Handling is quite good on curvy roads. The Tacoma feels steady in sweeping turns and suffers from surprisingly little body roll, or lean, in hard corners. The Tacoma feels big on the road when compared with older compact pickups and, in fact, it is relatively large. It's wider and longer than previous-generation models. Size can be a detriment when parking, and a long-bed Double Cab can be a challenge in tight parking situations due to the amount of space it requires to turn. The Tacoma Double Cab long bed requires 44 feet to complete a circle, while a Double Cab short bed needs closer to 40 feet. For this reason, we recommend the short bed unless you really need to carry something that won't fit in it. A base Tacoma Regular Cab boasts a turning circle of less than 37 feet.
On pavement, the 4WD and TRD Offroad models seemed smooth and refined. Off-road, a 4WD TRD model is smooth and highly capable. The TRD suspension is excellent on rough, rugged terrain. It handles well on rough dirt trails, something we learned while charging up a ski run at Alyeska. It never bottomed on the rough terrain even when we pushed it well beyond socially acceptable standards. The Tacoma TRD also easily handled an off-road course that featured steep ascents and descents, moguls, and a log step. In short, we'd feel comfortable tackling just about any terrain in a Toyota Tacoma. And it doesn't just get there, it does it in relative comfort. The Tacoma doesn't seem to generate as much head toss as earlier 4WD compact pickups, an important consideration when driving long distances over rugged terrain, because you don't want to arrive to your backcountry camp fatigued from driving.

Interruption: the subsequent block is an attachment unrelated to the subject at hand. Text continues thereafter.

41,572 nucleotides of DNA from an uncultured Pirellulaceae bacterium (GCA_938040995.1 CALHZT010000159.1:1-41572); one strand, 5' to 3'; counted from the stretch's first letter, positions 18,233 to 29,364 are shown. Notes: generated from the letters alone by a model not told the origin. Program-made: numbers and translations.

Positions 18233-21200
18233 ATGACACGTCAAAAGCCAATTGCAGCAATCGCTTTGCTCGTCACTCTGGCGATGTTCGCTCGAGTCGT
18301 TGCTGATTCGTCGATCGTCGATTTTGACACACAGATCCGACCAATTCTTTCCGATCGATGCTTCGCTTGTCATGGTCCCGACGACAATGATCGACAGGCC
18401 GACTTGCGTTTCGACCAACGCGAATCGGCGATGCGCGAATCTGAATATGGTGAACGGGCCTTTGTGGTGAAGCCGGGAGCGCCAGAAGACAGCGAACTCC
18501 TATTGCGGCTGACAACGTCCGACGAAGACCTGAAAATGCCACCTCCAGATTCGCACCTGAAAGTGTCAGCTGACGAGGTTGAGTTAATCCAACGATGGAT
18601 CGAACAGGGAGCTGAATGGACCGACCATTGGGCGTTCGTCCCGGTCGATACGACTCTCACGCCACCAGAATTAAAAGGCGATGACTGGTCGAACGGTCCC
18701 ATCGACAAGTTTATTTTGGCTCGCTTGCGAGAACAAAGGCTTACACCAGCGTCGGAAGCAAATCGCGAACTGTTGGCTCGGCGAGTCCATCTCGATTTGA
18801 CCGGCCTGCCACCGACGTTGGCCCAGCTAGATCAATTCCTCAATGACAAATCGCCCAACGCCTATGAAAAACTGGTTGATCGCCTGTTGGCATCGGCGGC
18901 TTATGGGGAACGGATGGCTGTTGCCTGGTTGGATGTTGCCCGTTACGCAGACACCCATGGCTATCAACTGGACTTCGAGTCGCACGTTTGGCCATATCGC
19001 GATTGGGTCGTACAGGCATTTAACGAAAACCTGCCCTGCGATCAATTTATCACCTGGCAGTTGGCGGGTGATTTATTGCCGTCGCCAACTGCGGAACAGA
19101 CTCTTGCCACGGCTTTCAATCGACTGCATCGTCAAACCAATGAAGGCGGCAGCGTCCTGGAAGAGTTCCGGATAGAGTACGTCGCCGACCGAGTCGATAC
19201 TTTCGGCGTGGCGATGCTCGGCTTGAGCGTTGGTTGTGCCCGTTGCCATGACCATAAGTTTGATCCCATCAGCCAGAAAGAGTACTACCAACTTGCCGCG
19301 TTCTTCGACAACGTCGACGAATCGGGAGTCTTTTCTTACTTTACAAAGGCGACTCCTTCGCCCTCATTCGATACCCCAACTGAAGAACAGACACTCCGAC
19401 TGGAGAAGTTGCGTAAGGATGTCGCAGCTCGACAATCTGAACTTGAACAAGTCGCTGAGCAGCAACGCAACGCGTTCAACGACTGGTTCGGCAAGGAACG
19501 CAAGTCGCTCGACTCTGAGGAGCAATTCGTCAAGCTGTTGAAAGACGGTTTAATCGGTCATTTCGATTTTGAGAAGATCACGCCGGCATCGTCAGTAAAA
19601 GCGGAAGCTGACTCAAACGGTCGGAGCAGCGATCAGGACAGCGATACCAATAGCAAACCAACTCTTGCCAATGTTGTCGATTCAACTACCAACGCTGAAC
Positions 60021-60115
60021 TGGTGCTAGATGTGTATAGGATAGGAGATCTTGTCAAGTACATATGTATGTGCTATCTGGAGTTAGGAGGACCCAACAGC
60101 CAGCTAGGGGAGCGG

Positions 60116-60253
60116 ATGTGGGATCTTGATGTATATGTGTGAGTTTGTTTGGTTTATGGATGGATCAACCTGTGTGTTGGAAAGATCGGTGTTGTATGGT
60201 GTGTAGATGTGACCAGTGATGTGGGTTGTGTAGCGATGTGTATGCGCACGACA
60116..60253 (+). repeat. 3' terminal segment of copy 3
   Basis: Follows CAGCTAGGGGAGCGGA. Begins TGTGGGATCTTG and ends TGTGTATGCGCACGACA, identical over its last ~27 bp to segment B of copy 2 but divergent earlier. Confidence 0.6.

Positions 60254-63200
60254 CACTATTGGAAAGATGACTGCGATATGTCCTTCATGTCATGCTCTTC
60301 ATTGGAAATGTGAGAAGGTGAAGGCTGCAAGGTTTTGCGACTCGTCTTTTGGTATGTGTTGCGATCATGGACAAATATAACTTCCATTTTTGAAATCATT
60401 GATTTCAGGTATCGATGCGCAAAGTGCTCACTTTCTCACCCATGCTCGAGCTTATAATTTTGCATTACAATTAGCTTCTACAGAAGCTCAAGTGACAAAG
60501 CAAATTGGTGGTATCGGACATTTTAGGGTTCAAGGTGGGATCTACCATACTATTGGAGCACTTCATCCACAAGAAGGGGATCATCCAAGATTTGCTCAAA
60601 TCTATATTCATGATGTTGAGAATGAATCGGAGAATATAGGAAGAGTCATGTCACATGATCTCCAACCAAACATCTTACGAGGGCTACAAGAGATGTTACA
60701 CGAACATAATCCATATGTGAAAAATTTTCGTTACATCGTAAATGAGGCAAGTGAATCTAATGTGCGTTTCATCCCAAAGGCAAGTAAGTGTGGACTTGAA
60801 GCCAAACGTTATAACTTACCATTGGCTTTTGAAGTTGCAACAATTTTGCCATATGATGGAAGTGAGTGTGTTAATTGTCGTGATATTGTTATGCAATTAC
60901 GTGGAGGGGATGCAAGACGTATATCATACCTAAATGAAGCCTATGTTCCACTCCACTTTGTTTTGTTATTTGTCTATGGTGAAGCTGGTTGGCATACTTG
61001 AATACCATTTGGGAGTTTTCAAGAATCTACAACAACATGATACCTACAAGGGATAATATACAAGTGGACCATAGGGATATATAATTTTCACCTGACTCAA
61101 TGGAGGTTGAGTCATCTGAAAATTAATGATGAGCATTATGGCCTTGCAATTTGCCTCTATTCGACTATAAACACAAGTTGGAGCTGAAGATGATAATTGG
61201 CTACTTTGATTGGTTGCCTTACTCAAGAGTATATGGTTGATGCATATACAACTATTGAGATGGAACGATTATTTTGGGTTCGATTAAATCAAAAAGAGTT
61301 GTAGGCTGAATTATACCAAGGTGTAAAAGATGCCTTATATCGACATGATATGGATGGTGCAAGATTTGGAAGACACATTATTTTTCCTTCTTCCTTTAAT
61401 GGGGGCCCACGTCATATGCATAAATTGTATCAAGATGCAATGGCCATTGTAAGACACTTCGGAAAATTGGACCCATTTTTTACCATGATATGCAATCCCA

Switching into 4WD and 4WD Lo is as easy as twisting a rotary knob. It works very well, for the most part, but we tried to confuse it by switching the knob around underway and we succeeded. The low-range lights wouldn't turn off until we stopped, shut it off and restarted, the automotive equivalent of rebooting your computer.
The Tacoma's brakes are smooth and easy to modulate, and t
Toyota Tacoma is among the best of the latest generation of midsize pickups. The Tacoma features a comfortable cab trimmed with quality materials. The 4WD models offer crisp handling, a nicely balanced ride quality, and excellent off-road capability. The TRD Offroad models are terrific trucks for rugged terrain. The X-Runner drives and performs like a sports car.